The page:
On a dismal evening, an unnamed writer in Venice, California, answers a furious pounding at his beachfront bungalow door -- and once again admits a dangerous icon into his life. Constance Rattigan, an aging, once-glamorous Hollywood star, stands soaked and shivering in his foyer, clutching two anonymously delivered books that have sent her running in fear from something she dares not acknowledge: twin lists of the Tinseltown dead and soon-to-be dead . . . with Constance's name included among them.
And, just as suddenly, she vanishes into the stormy night, leaving the narrator with her macabre "gifts" and an unshakable determination to get to the root of the actress's grand terror.
So begins an odyssey as dark as it is wondrous, as the writer sets off in a broken-down jalopy with his irascible sidekick, Crumley, to sift through the ashes of a bygone Hollywood. But a world that once sparkled with larger- than-life luminaries -- Dietrich, Valentino, Harlow -- is now a graveyard of ghosts and secrets. Each twisted road our heroes travel leads to grim shrines and shattered dreams -- a remote cabin where history is preserved in mountains of yellowed newsprint; a cathedral where sinners hold sway; a forgotten projection booth where the past lives eternally on in an endless loop of cinematic youth and beauty. And always the road turns back to lost filmdom's temple, a fading movie palace called Grauman's Chinese, and to the murky hidden catacombs beneath.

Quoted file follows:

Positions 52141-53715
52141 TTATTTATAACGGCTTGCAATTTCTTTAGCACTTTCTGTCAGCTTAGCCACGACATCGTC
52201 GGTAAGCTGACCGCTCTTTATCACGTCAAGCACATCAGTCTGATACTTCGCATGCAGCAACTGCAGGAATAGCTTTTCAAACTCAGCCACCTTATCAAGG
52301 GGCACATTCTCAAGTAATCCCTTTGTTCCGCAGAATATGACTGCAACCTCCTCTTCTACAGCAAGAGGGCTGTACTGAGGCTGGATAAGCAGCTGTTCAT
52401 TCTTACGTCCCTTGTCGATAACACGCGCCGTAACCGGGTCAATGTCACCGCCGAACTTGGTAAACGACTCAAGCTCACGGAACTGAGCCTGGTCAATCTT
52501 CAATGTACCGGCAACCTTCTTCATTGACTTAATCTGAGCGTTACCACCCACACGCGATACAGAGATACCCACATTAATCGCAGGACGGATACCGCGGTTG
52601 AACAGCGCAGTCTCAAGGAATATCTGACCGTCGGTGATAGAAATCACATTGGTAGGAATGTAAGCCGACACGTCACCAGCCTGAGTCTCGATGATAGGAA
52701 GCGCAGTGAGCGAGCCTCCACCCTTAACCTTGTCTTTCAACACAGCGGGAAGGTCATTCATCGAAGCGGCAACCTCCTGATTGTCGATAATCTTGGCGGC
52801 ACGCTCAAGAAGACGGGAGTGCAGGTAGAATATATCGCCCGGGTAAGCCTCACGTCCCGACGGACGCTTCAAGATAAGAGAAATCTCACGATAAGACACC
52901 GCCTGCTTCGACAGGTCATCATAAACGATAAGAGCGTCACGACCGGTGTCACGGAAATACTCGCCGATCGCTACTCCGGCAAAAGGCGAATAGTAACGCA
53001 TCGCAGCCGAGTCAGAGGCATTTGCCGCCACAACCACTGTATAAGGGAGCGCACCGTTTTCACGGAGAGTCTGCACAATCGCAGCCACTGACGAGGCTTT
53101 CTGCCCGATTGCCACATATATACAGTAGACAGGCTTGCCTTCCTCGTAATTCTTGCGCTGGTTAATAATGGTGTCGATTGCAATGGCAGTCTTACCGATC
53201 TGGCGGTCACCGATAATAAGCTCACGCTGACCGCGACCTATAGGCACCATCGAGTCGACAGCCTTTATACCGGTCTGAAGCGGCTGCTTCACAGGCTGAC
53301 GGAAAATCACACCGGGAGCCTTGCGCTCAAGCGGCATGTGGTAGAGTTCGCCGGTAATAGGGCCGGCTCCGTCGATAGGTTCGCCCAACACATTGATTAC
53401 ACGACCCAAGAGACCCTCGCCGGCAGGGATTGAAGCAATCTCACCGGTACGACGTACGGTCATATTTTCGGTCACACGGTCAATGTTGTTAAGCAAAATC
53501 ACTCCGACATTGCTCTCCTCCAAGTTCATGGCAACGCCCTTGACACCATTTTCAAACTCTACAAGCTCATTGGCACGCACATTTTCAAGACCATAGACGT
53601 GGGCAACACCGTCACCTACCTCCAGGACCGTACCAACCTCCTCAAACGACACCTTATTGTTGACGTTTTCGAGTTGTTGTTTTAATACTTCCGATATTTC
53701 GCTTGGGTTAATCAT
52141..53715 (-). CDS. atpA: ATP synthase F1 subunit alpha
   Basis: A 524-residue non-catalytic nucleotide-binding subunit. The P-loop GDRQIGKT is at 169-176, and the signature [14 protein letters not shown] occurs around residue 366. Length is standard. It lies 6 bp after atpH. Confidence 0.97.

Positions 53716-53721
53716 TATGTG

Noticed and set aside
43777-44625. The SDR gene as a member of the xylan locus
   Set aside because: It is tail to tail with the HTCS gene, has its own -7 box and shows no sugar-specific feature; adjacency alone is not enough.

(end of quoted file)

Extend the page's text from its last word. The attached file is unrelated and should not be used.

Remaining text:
Prepare yourself for a mystery as enthralling as the most well-crafted whodunit; a satire as keen as the edge of a straight razor, a phantasmagoric celebration of a lost world built on equal parts dream and nightmare -- the latest fantastic flight of glorious imagination by Ray Bradbury, the one and only.